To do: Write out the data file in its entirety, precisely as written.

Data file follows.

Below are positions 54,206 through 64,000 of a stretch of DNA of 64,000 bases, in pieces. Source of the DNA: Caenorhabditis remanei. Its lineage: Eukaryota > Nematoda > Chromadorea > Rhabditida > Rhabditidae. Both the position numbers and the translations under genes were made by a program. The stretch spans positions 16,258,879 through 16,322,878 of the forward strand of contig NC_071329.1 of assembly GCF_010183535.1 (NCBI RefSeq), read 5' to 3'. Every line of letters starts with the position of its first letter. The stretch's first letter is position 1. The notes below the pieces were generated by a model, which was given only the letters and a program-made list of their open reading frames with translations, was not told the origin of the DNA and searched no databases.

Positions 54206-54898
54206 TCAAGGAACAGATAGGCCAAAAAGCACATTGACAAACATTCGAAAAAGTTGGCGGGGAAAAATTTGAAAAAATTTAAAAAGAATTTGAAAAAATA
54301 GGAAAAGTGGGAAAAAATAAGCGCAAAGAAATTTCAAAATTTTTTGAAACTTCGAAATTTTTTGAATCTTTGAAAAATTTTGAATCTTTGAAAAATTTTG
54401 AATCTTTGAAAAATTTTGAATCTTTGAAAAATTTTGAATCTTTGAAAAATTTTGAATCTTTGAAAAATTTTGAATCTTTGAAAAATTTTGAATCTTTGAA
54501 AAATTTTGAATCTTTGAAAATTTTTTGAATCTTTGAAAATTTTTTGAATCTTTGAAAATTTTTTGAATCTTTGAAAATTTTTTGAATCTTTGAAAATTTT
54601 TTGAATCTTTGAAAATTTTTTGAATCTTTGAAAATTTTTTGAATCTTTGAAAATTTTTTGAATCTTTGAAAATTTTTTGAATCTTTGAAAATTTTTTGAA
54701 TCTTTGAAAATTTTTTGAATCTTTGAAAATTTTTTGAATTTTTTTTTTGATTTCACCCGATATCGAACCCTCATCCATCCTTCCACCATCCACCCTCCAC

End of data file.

Below are positions 54,206 through 64,000 of a stretch of DNA of 64,000 bases, in pieces. Source of the DNA: Caenorhabditis remanei. Its lineage: Eukaryota > Nematoda > Chromadorea > Rhabditida > Rhabditidae. Both the position numbers and the translations under genes were made by a program. The stretch spans positions 16,258,879 through 16,322,878 of the forward strand of contig NC_071329.1 of assembly GCF_010183535.1 (NCBI RefSeq), read 5' to 3'. Every line of letters starts with the position of its first letter. The stretch's first letter is position 1. The notes below the pieces were generated by a model, which was given only the letters and a program-made list of their open reading frames with translations, was not told the origin of the DNA and searched no databases.

Positions 54206-54898
54206 TCAAGGAACAGATAGGCCAAAAAGCACATTGACAAACATTCGAAAAAGTTGGCGGGGAAAAATTTGAAAAAATTTAAAAAGAATTTGAAAAAATA
54301 GGAAAAGTGGGAAAAAATAAGCGCAAAGAAATTTCAAAATTTTTTGAAACTTCGAAATTTTTTGAATCTTTGAAAAATTTTGAATCTTTGAAAAATTTTG
54401 AATCTTTGAAAAATTTTGAATCTTTGAAAAATTTTGAATCTTTGAAAAATTTTGAATCTTTGAAAAATTTTGAATCTTTGAAAAATTTTGAATCTTTGAA
54501 AAATTTTGAATCTTTGAAAATTTTTTGAATCTTTGAAAATTTTTTGAATCTTTGAAAATTTTTTGAATCTTTGAAAATTTTTTGAATCTTTGAAAATTTT
54601 TTGAATCTTTGAAAATTTTTTGAATCTTTGAAAATTTTTTGAATCTTTGAAAATTTTTTGAATCTTTGAAAATTTTTTGAATCTTTGAAAATTTTTTGAA
54701 TCTTTGAAAATTTTTTGAATCTTTGAAAATTTTTTGAATTTTTTTTTTGATTTCACCCGATATCGAACCCTCATCCATCCTTCCACCATCCACCCTCCAC